The significance of a history of childhood sexual abuse in bulimia nervosa.
P F Sullivan, C M Bulik, F A Carter, P R Joyce


BACKGROUND Childhood sexual abuse (CSA) is found to have occurred to a substantial minority of women with bulimia nervosa. Its clinical significance is unclear.

METHOD We studied 87 bulimic women in a clinical trial. Structured interviews determined the presence of CSA, DSM-III-R disorders, global functioning, and depressive and bulimic symptoms.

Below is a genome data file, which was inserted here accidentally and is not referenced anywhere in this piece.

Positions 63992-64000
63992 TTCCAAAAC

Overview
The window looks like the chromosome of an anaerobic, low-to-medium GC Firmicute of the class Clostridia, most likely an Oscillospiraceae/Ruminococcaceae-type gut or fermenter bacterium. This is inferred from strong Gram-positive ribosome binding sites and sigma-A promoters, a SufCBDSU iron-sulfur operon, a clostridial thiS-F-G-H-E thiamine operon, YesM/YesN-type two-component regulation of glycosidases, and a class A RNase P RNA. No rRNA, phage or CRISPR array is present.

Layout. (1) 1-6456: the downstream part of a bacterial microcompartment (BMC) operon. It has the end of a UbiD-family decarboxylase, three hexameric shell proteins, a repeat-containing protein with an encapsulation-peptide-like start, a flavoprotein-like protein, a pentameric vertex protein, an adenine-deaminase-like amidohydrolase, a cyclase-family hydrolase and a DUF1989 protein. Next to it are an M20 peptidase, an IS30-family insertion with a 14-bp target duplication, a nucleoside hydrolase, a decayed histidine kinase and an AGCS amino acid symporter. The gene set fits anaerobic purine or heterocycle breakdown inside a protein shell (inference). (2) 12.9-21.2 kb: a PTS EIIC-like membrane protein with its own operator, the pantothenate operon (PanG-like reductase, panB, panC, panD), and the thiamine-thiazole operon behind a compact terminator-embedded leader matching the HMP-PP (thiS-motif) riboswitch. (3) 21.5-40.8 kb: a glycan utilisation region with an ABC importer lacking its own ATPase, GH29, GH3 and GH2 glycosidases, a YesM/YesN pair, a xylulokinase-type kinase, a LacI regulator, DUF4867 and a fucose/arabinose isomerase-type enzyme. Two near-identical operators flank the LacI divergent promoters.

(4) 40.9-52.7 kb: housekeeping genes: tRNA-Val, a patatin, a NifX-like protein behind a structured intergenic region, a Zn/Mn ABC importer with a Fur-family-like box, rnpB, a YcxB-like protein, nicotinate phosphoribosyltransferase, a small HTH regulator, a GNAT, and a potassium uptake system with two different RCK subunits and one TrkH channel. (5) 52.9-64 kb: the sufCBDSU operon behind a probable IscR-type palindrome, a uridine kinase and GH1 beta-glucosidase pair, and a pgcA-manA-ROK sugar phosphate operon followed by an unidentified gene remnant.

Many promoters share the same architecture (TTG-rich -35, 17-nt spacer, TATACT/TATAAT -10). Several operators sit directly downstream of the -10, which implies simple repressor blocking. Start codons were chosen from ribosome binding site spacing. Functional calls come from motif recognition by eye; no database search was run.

RESULTS Forty-four per cent reported a history of CSA. Bulimic women with CSA reported earlier onset of bulimia, greater depressive symptoms, worse global functioning and more suicide attempts, and were more likely to meet criteria for bipolar II disorder, alcohol and drug dependence, conduct disorder and avoidant personality disorder.

CONCLUSIONS Although those with CSA had greater comorbidity, it was not an important modifier of bulimic symptoms.